This post: Most Teens Really DO Want to Fit In… Here’s Why
“Stop trying to fit in… you’re awesome JUST the way you are.”
“I don’t understand why you care so much what others think. You need to learn not to care.”
“I can’t afford those expensive athletic shoes. Why can’t you wear something cheaper… no one’s going to notice.”
These are all things I’ve said to my teens through the years.
For the most part, I fully believed it was in my kids’ best interest to teach them to stand on their own two feet, to be their own person, and not give a second thought about what others think about them. (And, truth be told, I still feel that way.)
But then… three things hit me that made me look at the situation differently (at least for now).
#1 I remembered what it felt like to be a teenager.
#2 I realized that “fitting in” and “not standing out like a sore thumb” meant two entirely different things to my kids.
#3 Being a teenager isn’t easy.
As adults, we know that our greatest strengths often arise from our differences and that our uniqueness is what allows us to make our most significant contributions to this world. But if we’re being truthful with ourselves, we’d likely admit that having the confidence to truly be yourself comes with time, age, wisdom, and life experiences… something our teenagers don’t have just yet.
Sure, some teens are confident and have no desire to fit in. (If that’s your teen, kudos to them!) But the vast majority of teens feel a burning desire to fit in. And as a teenager, I remember feeling the exact same way…
When I was in early high school, Levi’s 501 jeans were the bomb! (Remember those, parents?) Anyone who was anyone in my school was wearing them. And, oh… did I want a pair! I begged my parents to buy them for me, but I had a modest upbringing and let’s just say that if there was a K-Mart brand (I’m showing my age here) that was cheaper than the name-brand jeans I so desperately wanted, then that’s what my parents bought me.
Since my parents couldn’t afford to buy them for me, I decided to earn the money to buy them myself. I did yardwork for neighbors, babysat, and got paid at home for doing extra chores. I’ll never forget how I felt walking into school the first day I wore them. Finally… I wasn’t that kid wearing ugly K-Mart jeans anymore!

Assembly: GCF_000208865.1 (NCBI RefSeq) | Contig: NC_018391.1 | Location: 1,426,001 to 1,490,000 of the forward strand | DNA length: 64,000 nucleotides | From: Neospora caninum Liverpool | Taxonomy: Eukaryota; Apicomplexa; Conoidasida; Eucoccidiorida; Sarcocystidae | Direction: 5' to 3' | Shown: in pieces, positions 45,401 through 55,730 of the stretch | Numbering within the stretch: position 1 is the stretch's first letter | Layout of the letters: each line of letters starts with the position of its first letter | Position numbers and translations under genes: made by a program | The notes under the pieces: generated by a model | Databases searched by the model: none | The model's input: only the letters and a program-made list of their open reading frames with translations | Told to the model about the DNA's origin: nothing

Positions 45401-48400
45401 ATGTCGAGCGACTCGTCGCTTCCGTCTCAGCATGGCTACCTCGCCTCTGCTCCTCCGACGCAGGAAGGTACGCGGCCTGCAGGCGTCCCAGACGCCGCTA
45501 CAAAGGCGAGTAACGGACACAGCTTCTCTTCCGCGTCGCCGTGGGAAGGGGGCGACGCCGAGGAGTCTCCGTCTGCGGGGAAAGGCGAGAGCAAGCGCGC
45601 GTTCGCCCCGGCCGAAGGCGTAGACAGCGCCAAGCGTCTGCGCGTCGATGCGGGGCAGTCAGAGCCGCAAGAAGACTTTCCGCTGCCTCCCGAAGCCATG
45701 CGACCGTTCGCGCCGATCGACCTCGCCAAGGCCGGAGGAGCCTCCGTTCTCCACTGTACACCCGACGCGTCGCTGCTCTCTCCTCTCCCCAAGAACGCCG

I also remember when my daughters started middle school and the Abercrombie and Fitch sherpa-lined front zip hoodies were all the rage.
“Moooom… all the kids are wearing them! Can you buy me one, pleaaaase?”
At nearly $100 bucks a pop, I had a hard time justifying paying that to accommodate my kids’ need to jump on a trend.
Until I had a heart-to-heart conversation with my oldest daughter.
“I know I told you I don’t care about fitting in and sometimes, I don’t. But most of the time, I don’t want to be different. Fitting in feels good and safe, Mom. So when I tell you I want that expensive name-brand hoodie or cool athletic shoes all the kids are wearing, it’s not because I’m entitled. I just want to feel part of the crowd and not so alone.”
For my daughter, it wasn’t so much about wanting to fit in, but more about not wanting to stand out. (I actually know some kids who love sporting the coolest and newest, clothes, gadgets, and other stuff, so I’m definitely not saying this holds true for every kid.)
The Imaginary Audience – “Everyone is Watching Me”
It doesn’t help that our teenagers go through an “Everyone is watching me” stage in their development.
When our teens’ brains develop a greater sense of reasoning, it also gives them a new sense of social awareness. Their “Imaginary Audience” or “Everyone is watching me” feeling is a psychological state in which teenagers have the mistaken impression that people are intently listening to or watching them.